Monday, June 27, 2011
The thick, sweet scent of pine permeated the air – a cruel joke indeed. I attempted to walk up the hill and stand in the middle of where the giant pines once stood, but I succumbed to a certain weakness, which I have never experienced before.
No matter how hard I tried, I could not accept the loss of what felt like a part of me. I could not tolerate the void, the hole, the place where new light emphasized the truth of intent.
I walked amongst the daisies and lupine in hopes of finding cheer and inspiration as I often do, but I could not fully surrender. No matter where I stood or where I looked, my world was too altered; I was unable to find my center. The abundance of light in that one place caused me to wince; the acoustics of the wood thrush cascaded into the emptiness with an uncommon timbre.
I sentenced myself to the front yard where I would not be reminded, except for the aroma of pine pitch, which adhered to my core. I have woken up several mornings to the sound of gentle rain, enveloped in this blissful evergreen bouquet only to plummet into the reality of their demise.
I knew that I loved the trees and the enchanting pine grove; however I did not comprehend our direct connection, as if it were my lifeblood. I felt so fortunate to dwell in their magnificent presence, especially during a time in human history when Our Mother is suffering and in so much pain. Any day, night and season, I was able to retreat into the woods and listen to the quiet hush in the highest parts of the giant pines. To witness this sacred beauty in the woods was to witness hope and reconnect with my original purpose.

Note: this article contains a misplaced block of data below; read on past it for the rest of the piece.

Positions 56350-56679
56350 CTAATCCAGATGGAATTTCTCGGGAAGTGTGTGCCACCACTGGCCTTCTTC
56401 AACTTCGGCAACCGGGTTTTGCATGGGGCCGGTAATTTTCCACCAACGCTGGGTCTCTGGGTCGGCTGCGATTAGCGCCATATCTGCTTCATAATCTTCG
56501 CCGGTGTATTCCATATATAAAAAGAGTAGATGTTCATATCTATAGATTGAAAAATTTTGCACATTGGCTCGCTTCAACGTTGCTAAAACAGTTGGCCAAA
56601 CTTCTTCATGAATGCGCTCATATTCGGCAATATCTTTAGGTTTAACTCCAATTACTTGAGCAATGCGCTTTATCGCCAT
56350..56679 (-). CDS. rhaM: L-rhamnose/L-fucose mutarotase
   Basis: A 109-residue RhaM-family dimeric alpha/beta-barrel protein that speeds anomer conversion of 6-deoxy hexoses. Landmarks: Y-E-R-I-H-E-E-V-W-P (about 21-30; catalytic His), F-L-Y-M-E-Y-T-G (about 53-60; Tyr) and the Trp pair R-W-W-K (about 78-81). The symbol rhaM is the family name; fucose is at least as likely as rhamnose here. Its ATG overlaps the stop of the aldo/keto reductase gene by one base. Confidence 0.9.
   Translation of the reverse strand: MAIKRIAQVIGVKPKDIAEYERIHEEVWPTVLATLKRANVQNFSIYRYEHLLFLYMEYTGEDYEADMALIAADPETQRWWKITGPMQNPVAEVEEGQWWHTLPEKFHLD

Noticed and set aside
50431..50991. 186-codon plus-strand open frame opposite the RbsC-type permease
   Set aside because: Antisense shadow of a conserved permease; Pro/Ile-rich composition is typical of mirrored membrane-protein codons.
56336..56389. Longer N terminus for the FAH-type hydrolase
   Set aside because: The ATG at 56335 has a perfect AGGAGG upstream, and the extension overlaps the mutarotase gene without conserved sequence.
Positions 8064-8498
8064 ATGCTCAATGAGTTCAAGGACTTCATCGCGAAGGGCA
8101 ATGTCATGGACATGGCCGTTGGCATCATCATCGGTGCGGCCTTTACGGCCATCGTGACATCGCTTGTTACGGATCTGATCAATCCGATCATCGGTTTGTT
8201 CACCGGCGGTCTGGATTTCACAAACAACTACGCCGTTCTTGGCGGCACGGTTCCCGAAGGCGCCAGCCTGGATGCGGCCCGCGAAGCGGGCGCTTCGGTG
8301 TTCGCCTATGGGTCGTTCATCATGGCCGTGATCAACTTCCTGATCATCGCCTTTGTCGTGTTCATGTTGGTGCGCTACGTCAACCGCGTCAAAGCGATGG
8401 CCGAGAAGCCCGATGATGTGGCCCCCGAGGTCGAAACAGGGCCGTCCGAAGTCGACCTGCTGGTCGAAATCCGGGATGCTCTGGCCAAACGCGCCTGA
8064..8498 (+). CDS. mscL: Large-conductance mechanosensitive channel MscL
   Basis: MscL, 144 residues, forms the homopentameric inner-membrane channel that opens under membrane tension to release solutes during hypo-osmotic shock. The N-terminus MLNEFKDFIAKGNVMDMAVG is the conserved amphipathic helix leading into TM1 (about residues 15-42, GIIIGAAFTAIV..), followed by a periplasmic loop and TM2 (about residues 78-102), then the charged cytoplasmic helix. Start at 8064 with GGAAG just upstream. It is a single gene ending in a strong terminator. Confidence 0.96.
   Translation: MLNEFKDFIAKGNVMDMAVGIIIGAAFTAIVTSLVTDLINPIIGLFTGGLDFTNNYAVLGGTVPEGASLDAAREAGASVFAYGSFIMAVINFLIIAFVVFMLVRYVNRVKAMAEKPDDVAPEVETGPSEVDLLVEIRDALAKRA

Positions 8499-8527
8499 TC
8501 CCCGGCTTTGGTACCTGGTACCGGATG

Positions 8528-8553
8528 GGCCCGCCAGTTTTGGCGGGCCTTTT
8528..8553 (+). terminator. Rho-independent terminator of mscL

I finally made my way to the center of the pine grove ruins. I stood in its vast emptiness while the bugs viciously attacked me and the rain fell hard. I shed an abundance of tears and allowed the pain to surface in all of its ugliness and rage. Release was the only way for me to move on so that I could embrace the thought of the new growth of hardwood trees, a barn and field.
The approaching rumble of thunder nudged me down the hill towards the house. My breathing was shallow as the heavy hand of Sophia pressed against my chest; I could not utter a sound. I peeled away my wet clothes and soaked in a hot lavender bath surrounded by the light of a dozen flickering candles.
The following day I awoke with a fever, chills, bad cough and sore throat. My voice was gone and I was weak. It took over two weeks for this illness to pass; my health is just now returning. I was greatly uninspired and in despair after this loss.
Today was the first day that it really felt like summer. I have surrounded myself with hummingbird feeders – about ten or so scattered about strategically in the front yard. I sat in my red chair with my eyes closed listening to the steady beating of hummingbird wings whirring about. In fact, one hovered in front of me and we made eye contact for what seemed like a half a minute. I have chosen these little miracles to aid in my final healing process.
I will confess that I did not expect this event to affect me as it did. However, we are all a part of nature, some more aware and connected than others. I will never forget.
From Journal - Babies Breath (Nature)